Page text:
After years of neoliberal policy, Latin American countries saw progress in the control of inflation, but no improvements in terms of growth and creation of jobs. Coupled with these lack of improvements, was the continual poverty, so people were calling neoliberalism a failure already. At this point, there was an availability of a large amount of raw materials in most of the countries. Looking into more current times, Bolivia for example, plethora’s of natural gas reserves were found over the recent years creating a hope for enormous revenue. Bolivian leaders took this opportunity to gain the trust of the masses through promises of a more flourishing future by using the revenue brought in form the natural gas. The more reserves that were discovered the more leftist the country become. Weyland, also, believes that a movement for indigenous mobilization and state deficiencies contributed to the leftist change. O’Neill has a different reasoning behind the adjustment, corruption. He states, “poverty and inequality were once the great mobilizers, corruption is likely to become the new lodestar for aspiring populists”. Elected officials within the Neoliberalism governments have been filling the court systems and agencies with their own nominees. They are passing laws and editing rules that turn the tables on other opponents. Politics have been quested in relation to stolen funds and public money investigations. Latin American’s have already turned on officials that have been proven to have stolen public money and taken bribes. Over 60 percent of Brazil’s Congress and political members have been charged with crimes of corruption. Due to this, millions of Brazilian citizens have filled the street in protests. However, it doesn’t stop there. Guatemala has had several protests in hopes of having their president step down as he was proven to have stolen millions of dollars in public funds. Honduras has experienced a similar situation in which they sit in anticipation to see if their corrupt president will leave the office.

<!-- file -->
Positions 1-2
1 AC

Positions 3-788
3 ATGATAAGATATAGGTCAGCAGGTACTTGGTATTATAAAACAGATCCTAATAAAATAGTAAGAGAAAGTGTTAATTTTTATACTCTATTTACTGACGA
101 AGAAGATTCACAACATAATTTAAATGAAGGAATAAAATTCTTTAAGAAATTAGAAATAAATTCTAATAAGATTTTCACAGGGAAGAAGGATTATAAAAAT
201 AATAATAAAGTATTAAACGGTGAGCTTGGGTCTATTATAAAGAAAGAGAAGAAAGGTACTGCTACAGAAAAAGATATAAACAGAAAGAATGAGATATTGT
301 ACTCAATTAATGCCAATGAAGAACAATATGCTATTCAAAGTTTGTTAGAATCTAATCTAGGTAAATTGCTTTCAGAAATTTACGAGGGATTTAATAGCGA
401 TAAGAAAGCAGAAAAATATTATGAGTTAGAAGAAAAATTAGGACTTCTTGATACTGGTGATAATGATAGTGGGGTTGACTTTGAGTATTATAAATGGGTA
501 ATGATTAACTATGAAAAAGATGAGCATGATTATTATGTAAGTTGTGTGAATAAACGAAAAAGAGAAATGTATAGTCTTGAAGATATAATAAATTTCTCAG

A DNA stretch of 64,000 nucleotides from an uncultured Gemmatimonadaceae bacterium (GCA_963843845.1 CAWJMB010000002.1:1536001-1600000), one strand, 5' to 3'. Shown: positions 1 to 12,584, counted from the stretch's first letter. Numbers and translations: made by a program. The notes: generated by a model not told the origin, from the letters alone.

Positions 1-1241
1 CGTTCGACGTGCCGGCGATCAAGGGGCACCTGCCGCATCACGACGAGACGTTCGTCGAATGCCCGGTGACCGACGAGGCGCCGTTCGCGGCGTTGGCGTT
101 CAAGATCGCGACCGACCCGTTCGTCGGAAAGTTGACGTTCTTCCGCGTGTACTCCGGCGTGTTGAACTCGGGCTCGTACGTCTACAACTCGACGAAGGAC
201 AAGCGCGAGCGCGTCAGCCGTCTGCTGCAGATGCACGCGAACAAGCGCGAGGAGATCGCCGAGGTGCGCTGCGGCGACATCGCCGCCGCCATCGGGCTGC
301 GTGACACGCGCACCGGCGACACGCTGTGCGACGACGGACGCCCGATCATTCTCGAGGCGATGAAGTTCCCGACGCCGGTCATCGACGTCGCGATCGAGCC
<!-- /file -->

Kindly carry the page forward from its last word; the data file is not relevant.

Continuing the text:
André Manuel López Obrador of Mexico is using voters’ hatred against the present government to fuel his own presidential campaign. Acting as a fully invested populist, he vows to tackle poverty and social welfare; along with, putting a stop to current negative political actions. Seligson believes in many different reasons for the switch to the left. The first being attributed to democracy. The development of democracy in Latin America has given rise to a more freely operated system. Without the serious threat of the military, the citizens of these countries are able to vote and debate at will. With this in mind, more party systems have been able to develop causing rise of new ideas and possibly better ways to run the country. Trust in the democratic system is old thinking and the way of the future is populism. This brings to light the people of the future, the young generation. Seligson mentions that the older generation have gone through the political spectrum of leaders and don’t get caught up in the newest fad that hits the polls. For this reason, the older people tend to sway to the right when they vote. However, the young people of this region are very likely to support populist beliefs. They deliberately contribute to populist measures at the expense of democracy and the freedoms that are accrued with it. The lack of economic growth during the current democratic period as well as the continual democratic disappointments have spawned this way of young person thinking. Unlike the older generation, the young haven’t experienced anything other than democratic failures. Likewise, this economic downtime affected the poor to a great extent.
A data set analyzed by Seymour Martin Lipset suggests that the poor and less educated support a shift left, in favor of populism. A study done by the Latin American Public Opinion Project (LAPOP) suggests that in most Latin American country’s leftists are noted as being more tolerant than rightists. This would gain the support of the lower class and minorities because the basis of this survey was that “tolerance” was measured as the “willingness of respondents to grant to opposition minorities basic civil liberties, such as the rights to vote, run for office, protest, and speak freely”.
As Latin America has dealt with populism for quite some time, it is safe to say that other countries could learn from their experience. It’s been proven that long-term economic growth is restricted by populism. Decreased spending on education and health care comes as a price to unpredictable policymaking.